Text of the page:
As is shown in Fig. 2, mean serum IL-10 rose from 6.4pg/ml to 11.3pg/ml (p=0.02).

Figure 2.

Serum IL10 both before and after 8 weeks of subcutaneous. Injections of Beta1-3-glucan. Bars represent geometric means.


The commonest complaint reported by the patients after subcutaneous injection of Beta-1-3-glucan was short-term local pain but there was no report of any painful nodulation or abscess. There was no adverse event demanding treatment interruption or any other intervention.

Despite not being designed as a trial to assess clinical treatment response, symptoms showed a significant improvement in diary scores in wheezing and day and night cough but not in salbutamol sulphate rescue use (Fig. 3).

Figure 3.

Mean diary symptom score of the fourth week of run-in period and the 12th week of Beta1-3-glucan administration. There was an improvement in wheezing (p=0.022), day coughing (p=0.018), nocturnal coughing (p=0.044) and there was no significant decrease in Salbutamol Sulphate rescue use (p=0.722).


Beta-1-3-glucan is a polyglucose without lateral ramifications. It has no primary toxic action and shows wide immunologic activity since it does not exist in animal cells. Due to its capacity of coupling with the Toll Like Receptor 2 (TLR2), Dectin-1 (type C Lectin) and other receptors, Beta-1-3-glucan is a powerful stimulant of the innate immunologic system and of the phagocytose macrophage defence mechanisms.13,19–22 The particulate form of glucan derived from Saccharomyces cerevisiae was capable of flagging activation of innate immunity directly by means of Dectin-1 without any need to activate reactive linking TLR-2.23 Likewise, it has been shown that Beta-1-3-glucan is capable of stimulating tumoricidal activity of Polymorphonuclears, Macrophages and Natural-Killer Cells, and these effects are mediated by its capacity to link with lecithin in the complementary receptor 3 (CR3), thus making it work as an immunomodulator for several infectious diseases and neoplasias.13,22,24 On the other hand, there are almost no studies on a possible effect of Beta-1-3-glucan on allergic diseases.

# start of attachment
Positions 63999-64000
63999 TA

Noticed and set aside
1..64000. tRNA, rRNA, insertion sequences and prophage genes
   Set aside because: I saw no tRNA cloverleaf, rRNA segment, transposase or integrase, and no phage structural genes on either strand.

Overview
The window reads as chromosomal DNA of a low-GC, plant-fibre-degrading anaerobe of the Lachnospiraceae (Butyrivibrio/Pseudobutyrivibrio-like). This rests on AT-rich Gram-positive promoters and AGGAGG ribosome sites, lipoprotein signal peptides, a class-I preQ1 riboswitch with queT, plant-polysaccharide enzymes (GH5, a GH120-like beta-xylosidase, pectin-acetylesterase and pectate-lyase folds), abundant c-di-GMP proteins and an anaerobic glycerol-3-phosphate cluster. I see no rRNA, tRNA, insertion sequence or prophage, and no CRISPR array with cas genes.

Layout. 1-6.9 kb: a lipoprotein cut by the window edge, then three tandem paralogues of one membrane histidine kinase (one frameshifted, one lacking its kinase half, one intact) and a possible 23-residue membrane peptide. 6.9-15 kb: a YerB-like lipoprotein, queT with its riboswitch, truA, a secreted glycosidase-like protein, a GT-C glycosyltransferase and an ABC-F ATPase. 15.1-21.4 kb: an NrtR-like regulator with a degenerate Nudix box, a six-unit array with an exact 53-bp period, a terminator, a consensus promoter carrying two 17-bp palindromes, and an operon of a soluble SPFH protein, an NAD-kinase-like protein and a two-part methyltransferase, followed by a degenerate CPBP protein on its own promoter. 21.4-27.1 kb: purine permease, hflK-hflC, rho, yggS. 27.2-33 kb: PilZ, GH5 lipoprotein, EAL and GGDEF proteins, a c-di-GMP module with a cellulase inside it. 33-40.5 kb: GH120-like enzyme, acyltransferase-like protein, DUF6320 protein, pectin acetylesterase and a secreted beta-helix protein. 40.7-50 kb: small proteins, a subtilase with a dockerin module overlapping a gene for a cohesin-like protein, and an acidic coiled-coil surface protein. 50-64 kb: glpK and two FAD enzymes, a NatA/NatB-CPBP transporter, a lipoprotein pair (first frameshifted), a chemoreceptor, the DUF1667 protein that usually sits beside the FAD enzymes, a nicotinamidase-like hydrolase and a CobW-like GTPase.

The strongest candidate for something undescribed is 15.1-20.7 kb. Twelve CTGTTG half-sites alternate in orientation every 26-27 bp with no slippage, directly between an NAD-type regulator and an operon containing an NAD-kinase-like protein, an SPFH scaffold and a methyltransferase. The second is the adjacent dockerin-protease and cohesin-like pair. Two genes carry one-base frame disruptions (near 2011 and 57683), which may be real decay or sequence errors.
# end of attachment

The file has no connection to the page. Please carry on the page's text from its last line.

Glucan action mechanism is dependent on the way it is administered (oral, venous, intramuscular, subcutaneous) and of some characteristics, including the source, solubility, molecular mass, purity and structural conformation. An improvement in the neutrophyle function, the oxidative burst, bacteria death and increase in nuclear transcription factors after the use of yeast glucan have been reported.25

This study is the first to demonstrate that injectable particulate Beta-1-3-glucan is capable of increasing serum IL-10 levels in asthmatics. Moreover, diary symptoms records showed an improvement in wheezing and day and night cough in these not well-controlled patients in spite of inhaled budesonide 400μg/day.